(R) You say that people should go about changing the laws throught the proper channels, but one of the main reasons its so hard, is due to the lies of the anti-drug crusaders. The average person hear all that negative stuff about maurijauna, and find it hard to comprehend that it might be all lies.
(MB) The problem with that argument is that there really is *no* positive case to be made in favor of marijuana use by the general population and there is considerable evidence of its deleterious effects on users. The "personal freedoms" argument really doesn't go very far. What else is there?

(R) If you can't convince somebody with logic and reason, do you resort to lies and force?
(MB) Well, the Church has been resorting to that for thousands of years, so I guess it's a tried-and-true technique...:-( But, I think you're going a bit overboard in portraying the effort as being "lies and force". Whether one agrees with the methods used, I don't know how one can argue against the goal of attempting to improve the welfare of the general public. By the way, just so there's no doubt that I'm consistent in my views, I also support the pressure being applied to the tobacco industry and the efforts to dissuade kids from using tobacco.

(R) What does that say about the person imposing the force? Do they get a kick out ot telling other people what to do?
(MB) It's a matter of looking out for the welfare of the general public and not one of "getting kicks" from doing so. We are supposed to have a government which is representative of the wishes of the governed (all rightful and sarcastic skepticism notwithstanding). Such a government must necessarily have a vested interest in the welfare of the general public and will place it above individual "freedoms" which are generally damaging to the public's welfare. If you think about it, that's really the basis of why almost *anything* illegal has been legislated to be that way.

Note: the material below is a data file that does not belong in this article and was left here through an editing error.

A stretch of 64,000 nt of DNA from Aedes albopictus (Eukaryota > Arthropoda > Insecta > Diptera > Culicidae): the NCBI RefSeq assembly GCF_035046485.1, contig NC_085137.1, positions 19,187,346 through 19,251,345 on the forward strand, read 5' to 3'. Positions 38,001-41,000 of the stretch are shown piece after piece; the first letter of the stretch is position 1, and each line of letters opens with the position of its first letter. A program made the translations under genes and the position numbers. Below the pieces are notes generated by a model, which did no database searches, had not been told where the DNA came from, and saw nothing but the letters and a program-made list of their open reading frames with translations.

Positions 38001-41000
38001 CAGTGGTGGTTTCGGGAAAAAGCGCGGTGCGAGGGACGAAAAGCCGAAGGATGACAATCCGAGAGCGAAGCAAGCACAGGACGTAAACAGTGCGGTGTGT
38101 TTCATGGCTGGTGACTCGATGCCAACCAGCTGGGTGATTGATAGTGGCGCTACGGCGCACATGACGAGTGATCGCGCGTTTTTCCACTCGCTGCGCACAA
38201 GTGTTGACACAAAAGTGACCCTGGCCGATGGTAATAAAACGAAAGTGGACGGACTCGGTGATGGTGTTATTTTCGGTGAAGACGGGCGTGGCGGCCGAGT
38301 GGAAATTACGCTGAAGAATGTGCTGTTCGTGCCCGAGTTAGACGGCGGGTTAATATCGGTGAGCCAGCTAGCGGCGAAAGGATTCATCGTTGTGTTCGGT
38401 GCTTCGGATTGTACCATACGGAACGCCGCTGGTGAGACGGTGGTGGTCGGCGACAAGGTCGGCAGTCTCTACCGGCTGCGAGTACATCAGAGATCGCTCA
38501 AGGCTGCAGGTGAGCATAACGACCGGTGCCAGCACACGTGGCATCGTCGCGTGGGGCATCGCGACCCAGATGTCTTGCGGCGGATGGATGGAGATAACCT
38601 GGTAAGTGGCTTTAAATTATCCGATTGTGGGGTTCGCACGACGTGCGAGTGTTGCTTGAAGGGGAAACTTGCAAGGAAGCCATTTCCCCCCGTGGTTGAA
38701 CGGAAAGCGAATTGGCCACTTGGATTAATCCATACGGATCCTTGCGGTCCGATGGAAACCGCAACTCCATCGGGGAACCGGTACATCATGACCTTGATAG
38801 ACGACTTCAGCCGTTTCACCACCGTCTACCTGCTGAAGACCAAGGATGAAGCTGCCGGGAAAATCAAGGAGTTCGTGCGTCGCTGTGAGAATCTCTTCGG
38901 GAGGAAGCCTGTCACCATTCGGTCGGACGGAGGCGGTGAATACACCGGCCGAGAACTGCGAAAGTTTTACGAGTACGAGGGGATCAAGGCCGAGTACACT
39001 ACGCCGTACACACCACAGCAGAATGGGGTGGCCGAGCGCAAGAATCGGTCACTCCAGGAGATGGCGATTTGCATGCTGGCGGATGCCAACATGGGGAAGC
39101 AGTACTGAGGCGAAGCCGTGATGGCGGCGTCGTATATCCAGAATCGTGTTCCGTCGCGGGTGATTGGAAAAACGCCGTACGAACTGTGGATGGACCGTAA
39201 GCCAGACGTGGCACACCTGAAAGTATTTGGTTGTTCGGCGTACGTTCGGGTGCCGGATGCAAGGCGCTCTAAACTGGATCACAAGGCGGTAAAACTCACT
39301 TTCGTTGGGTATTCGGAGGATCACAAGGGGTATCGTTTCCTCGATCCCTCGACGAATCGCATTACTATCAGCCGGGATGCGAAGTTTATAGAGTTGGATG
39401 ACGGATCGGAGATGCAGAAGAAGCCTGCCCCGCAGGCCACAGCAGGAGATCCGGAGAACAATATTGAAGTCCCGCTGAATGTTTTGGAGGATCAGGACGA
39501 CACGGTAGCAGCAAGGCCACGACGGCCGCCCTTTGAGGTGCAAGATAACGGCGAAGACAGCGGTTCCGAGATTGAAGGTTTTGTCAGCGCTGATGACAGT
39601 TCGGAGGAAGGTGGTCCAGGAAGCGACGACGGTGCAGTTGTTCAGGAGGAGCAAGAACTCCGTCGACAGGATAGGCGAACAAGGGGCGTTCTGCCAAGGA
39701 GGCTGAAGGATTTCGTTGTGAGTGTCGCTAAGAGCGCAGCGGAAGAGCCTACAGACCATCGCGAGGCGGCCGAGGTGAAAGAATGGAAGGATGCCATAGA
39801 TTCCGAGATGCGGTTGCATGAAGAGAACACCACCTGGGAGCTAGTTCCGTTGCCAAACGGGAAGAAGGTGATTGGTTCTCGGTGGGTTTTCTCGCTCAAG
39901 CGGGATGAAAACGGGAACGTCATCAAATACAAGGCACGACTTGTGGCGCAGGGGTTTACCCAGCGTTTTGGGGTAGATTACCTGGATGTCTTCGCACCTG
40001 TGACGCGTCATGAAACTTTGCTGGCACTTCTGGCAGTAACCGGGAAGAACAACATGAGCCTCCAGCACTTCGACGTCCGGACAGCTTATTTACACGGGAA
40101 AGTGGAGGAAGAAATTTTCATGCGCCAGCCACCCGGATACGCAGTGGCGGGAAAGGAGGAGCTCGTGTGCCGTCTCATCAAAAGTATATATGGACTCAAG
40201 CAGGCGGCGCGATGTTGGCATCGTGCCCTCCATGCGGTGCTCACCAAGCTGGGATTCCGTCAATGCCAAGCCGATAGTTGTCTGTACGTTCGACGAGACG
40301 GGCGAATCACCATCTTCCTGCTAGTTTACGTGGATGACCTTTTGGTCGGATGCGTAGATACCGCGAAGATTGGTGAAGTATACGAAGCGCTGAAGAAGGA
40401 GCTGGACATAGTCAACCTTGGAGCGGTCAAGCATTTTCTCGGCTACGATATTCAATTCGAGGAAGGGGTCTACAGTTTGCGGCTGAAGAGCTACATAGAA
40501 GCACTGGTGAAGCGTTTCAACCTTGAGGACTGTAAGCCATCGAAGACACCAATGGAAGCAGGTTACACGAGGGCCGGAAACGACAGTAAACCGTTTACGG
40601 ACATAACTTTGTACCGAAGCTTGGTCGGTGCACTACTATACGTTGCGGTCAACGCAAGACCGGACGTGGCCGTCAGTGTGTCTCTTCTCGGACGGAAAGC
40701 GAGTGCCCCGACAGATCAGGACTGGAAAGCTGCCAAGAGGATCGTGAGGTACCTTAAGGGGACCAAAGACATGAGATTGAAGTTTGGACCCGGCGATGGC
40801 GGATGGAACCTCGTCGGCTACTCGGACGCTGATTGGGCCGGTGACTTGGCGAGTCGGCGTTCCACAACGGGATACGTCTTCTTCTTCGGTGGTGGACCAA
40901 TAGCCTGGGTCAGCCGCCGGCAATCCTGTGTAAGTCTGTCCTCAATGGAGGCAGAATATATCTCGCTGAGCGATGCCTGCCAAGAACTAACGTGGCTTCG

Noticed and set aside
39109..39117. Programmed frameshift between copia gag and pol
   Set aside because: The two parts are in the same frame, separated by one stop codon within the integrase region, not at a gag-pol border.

(R) I think its very similar to relegious extremism, forcing ones point of view on someone else.
(MB) Possibly, except that religion has no facts to back up its claims.

(R) Enough ranting, I've got a couple of questions to ask you. Question 1: Can you give any real examples of harm done to society by the use of pot? You repeatedly say "your right to freely swing your fist ends where my nose begins." but do you have anything else?
(MB) The evidence is abundant concerning the deleterious effects of marijuana smoking. The harmful effects to the body are well documented. The cases of stoned individuals wreaking havoc on innocent people are comparable to those of drunk drivers. The news often reports cases of school bus drivers and others who have had spectacular and fatal accidents resulting in many deaths and injuries while under the influence of marijuana. There are too many instances where pot smoking has caused substandard or dangerously incompetent job performance. Many of these people get fired, can't get other jobs and may become dependent on crime to obtain money.
    I don't think that the "What harm does it do to society?" argument is very compelling. It would be far better to emphasize the opposite question: "What *good* does pot smoking do for society?". Until that question receives a sufficient answer, the only evidence is negative and that doesn't bode well for any chance of future legalization.

(R) Question 2: Does this 'harm' justify criminalizing pot, and people who have done nothing else but possess pot?